It is apparent that the distant work of past years has made us acutely aware of the mundane peculiarity of bodily meetings. We seem to agree that both distance and presence have their own merits. But what exactly is the value of bodily presence? How on earth is it worth taking the train across half of Europe with too much luggage, desperately trying to understand the workings of British rail system, just because one stubbornly avoids air travel while the world continues to melt down and burn up, nonetheless? 

Is it even possible to describe the material complexity of a university, to define the value of all the bodies coming together? A university follows the depressing workings of late-stage capitalism, to be sure, but also includes some magic of its own, a flock and swarm, a shifting of variegated feather. Moving one´s body through such a university is not only beneficial in the sense of facilitating academic meetings that can be richer, more surprising, and more spontaneous than the meetings online. 

Haunting the corridors and passages has its own value that is difficult to pinpoint, as it consists of overheard snippets of ordinary discussions, of the sight and sense of many anonymous others, the way they carry books and expressions, inhabit rooms and lives. It lets the materiality of the world tug at our selves like the Lancaster wind tugging umbrellas. And that necessitates being a body walking in the dark, like Woolf´s narrator who now starts towards home again:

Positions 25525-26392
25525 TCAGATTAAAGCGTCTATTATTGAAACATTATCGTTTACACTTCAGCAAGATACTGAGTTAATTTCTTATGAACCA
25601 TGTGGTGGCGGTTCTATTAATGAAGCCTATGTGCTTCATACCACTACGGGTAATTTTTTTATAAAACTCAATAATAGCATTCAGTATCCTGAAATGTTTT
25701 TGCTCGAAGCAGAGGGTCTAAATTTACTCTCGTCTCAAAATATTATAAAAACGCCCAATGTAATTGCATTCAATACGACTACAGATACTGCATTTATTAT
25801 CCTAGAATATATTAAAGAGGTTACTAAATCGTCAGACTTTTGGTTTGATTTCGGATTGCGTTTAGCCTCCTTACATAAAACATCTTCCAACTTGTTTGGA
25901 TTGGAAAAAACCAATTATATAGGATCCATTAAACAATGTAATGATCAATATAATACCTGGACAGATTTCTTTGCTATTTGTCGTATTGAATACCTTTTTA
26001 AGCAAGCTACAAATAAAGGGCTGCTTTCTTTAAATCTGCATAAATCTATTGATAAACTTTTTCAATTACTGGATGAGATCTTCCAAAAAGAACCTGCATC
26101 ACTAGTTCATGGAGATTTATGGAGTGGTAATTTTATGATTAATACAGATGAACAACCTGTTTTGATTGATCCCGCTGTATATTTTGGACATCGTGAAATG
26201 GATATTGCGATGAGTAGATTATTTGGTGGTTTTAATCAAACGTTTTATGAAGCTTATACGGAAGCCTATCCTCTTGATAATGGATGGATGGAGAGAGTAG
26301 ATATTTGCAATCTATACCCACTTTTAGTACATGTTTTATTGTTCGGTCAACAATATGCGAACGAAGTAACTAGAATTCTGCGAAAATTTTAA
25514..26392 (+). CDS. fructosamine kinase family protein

“In these minutes in which a ghost has been sought for, a quarrel composed, and a pencil bought, the streets had become completely empty. Life had withdrawn to the top floor, and lamps were lit. The pavement was dry and hard; the road was of hammered silver.”


Tiina Männistö-Funk is an Academy of Finland research fellow at the University of Turku, studying the history of non-motorised transport modes and the change in Finnish living environments. She has recently published for example on the gender of walking, history of kerbstones, and talking cars as a cultural and material phenomenon. She is the editor of the book Invisible Bicycle (Brill, 2019).


Bennett, Jane. Vibrant Matter : a Political Ecology of Things. Durham: Duke University Press, 2010

Dearnley, Elizabeth. Into the London Fog : Eerie Tales from the Weird City. London: British Library, 2020.